31 Self-Reflection Questions to Ask Yourself

18 Dec ‘23
3 min
Finding purpose
Lisanne van Marrewijk
There’s no better time for self-reflection than at the start of a new year. Reflection helps you be aware of what’s going on, both around you and in yourself. It allows you to make adjustments when needed and it’s a way to get to know yourself better. Imagine you’re holding up a mirror and taking an honest look at your thoughts, feelings, habits and patterns.


The following self-reflection questions will help you to gain insight into thoughts and patterns and will make you aware of learning opportunities for growth.




Self-reflection is an important exercise that helps you to learn from your mistakes and experiences. This will allow you to understand yourself and your motivations better. You’ll learn more about your values, what’s important to you and how your life currently stands. It also enables you to stay true to yourself and not get distracted by events around you.


“Whenever you find yourself on the side of the majority, it’s time to pause and reflect.” – Mark Twain


What’s more, self-reflection is a good way to explore what’s going on in your mind. Research shows that we have around 50,000 thoughts a day. And 90 per cent of these thoughts are the same as the ones we had the day before.


Making time to investigate these automatic thought patterns gives you the opportunity to do things differently. To become conscious of the story you’re telling yourself and to examine negative beliefs.


31 questions


Psychologists use reflection in consultations to help you see what your patterns are and how you can transform them.


You can use the questions below to gain insight into your thoughts, patterns and learning opportunities. The answers will offer insight into the things in your life that you want to approach differently or change.


  1. How can I make my daily life easier and nicer for myself?
  2. What (which thoughts, beliefs and patterns) can I let go of?
  3. What do I want less of in my life? And where might more come from?
  4. What gave me energy over the past year? And what took my energy away?
  5. What do I want to learn?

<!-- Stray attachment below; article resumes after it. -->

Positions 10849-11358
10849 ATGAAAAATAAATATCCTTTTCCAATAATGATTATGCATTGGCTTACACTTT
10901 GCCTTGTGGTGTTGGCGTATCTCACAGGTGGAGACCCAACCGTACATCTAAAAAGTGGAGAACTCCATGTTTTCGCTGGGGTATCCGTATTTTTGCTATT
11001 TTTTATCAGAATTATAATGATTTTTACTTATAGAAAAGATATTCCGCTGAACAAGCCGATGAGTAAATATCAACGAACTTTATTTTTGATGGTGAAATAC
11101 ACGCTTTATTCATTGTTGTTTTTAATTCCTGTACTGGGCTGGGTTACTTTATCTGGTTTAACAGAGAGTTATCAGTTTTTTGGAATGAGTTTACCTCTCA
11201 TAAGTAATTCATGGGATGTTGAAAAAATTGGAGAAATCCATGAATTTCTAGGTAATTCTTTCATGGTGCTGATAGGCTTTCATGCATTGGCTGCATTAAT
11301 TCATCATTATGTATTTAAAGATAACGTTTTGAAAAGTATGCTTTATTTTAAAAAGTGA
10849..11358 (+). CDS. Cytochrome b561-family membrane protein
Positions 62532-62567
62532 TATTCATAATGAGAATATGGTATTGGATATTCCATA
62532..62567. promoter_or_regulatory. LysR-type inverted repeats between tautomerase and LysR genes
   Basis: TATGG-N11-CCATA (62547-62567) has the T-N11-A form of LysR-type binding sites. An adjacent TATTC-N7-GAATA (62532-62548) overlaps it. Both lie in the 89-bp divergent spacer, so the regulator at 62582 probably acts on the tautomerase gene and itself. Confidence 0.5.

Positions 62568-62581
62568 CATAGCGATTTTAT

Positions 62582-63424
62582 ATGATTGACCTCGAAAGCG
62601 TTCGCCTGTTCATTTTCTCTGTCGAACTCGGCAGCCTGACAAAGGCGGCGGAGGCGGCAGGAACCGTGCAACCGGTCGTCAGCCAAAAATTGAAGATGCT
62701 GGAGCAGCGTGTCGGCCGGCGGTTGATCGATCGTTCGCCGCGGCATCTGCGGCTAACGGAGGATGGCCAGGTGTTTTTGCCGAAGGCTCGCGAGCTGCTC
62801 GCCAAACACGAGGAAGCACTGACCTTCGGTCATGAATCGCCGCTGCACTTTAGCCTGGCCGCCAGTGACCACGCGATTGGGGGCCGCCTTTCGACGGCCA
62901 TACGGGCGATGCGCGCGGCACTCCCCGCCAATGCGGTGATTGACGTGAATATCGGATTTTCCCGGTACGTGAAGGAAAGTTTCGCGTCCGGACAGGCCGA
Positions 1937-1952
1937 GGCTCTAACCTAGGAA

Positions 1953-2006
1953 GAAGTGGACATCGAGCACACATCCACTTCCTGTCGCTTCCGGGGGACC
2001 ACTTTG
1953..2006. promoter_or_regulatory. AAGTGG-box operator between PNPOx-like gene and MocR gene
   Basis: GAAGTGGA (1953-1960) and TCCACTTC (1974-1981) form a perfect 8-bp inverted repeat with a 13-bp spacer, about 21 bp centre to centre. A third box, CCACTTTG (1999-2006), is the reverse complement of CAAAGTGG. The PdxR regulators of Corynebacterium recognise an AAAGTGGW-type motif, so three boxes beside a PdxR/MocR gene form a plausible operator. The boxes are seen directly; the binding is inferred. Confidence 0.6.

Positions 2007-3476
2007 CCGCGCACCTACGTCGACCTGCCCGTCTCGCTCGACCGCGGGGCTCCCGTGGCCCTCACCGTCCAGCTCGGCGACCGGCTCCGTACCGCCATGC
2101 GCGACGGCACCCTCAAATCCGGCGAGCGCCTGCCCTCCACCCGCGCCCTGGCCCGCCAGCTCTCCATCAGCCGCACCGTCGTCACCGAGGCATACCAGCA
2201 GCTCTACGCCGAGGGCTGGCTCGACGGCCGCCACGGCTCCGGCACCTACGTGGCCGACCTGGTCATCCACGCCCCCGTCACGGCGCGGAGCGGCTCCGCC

6. Am I spending my time the way I want to spend it?
  7. What is holding me back from living the life I want to live?
  8. In what areas am I underestimating myself?
  9. What were my greatest moments this year?
  10. What is missing in my life and how can I get that?
  11. What mistakes have I made? What have I learned from them?
  12. How will I approach things differently next year?
  13. What is important to me in life? Am I organising my life accordingly?
  14. What is the best advice I’ve received?
  15. What would I say to the version of myself from a year ago?
  16. What have I achieved this year?
  17. What obstacles did you face? What have you done to tackle them?
  18. What am I worried about?
  19. What’s most important to me in my life? What am I doing about that?
  20. What do I want to do differently?
  21. When was the last time I stepped out of my comfort zone?
  22. What advice would I give someone younger?
  23. What would I do if I knew I was going to die soon?
  24. How do I want other people to remember me when I’m dead?
  25. To what extent have I determined the course of my own life?
  26. What makes you smile or gives you energy? Write it all down.
  27. When I’m not feeling well or in pain, what’s the best way to look after myself?
  28. Have I achieved my goals? Why/why not?
  29. What do I want to take from this year into next year?
  30. How can you make next year a better or nicer year?
  31. What is the first step you want to take in the new year?


How do you work with these self-reflection questions?


It’s good to take the time to think about these questions and come up with answers. But don’t expect to find all the answers in one morning – nor by the 1st of January.


Our psychologists recommend writing an answer to one question each day for a month. It helps to do them together with your family, partner or friend, so that you can inspire and encourage each other. At the end of the month, you can go through the answers together.


Tip: Write down the five most important insights on a sheet of paper and hang it from your mirror, fridge or anywhere else you’ll see it hanging all the time. This way, you’ll have a quick reminder at the start of each day.


An annual moment of rest


In our busy society, we don’t often take the time to stop and ask ourselves if we’re still running in the right direction. Or if we feel like running at all (sometimes a jog is more than enough). Taking a moment to do this each year helps you to be conscious of the steps that you’re taking and the direction you’re heading in.


Thought-provoking questions can give you some good insights. But sometimes that’s not enough. A psychologist can help you by holding up a metaphorical mirror and taking you through some more in-depth questions. Schedule a no-obligation consultation and end your year in a conscious way.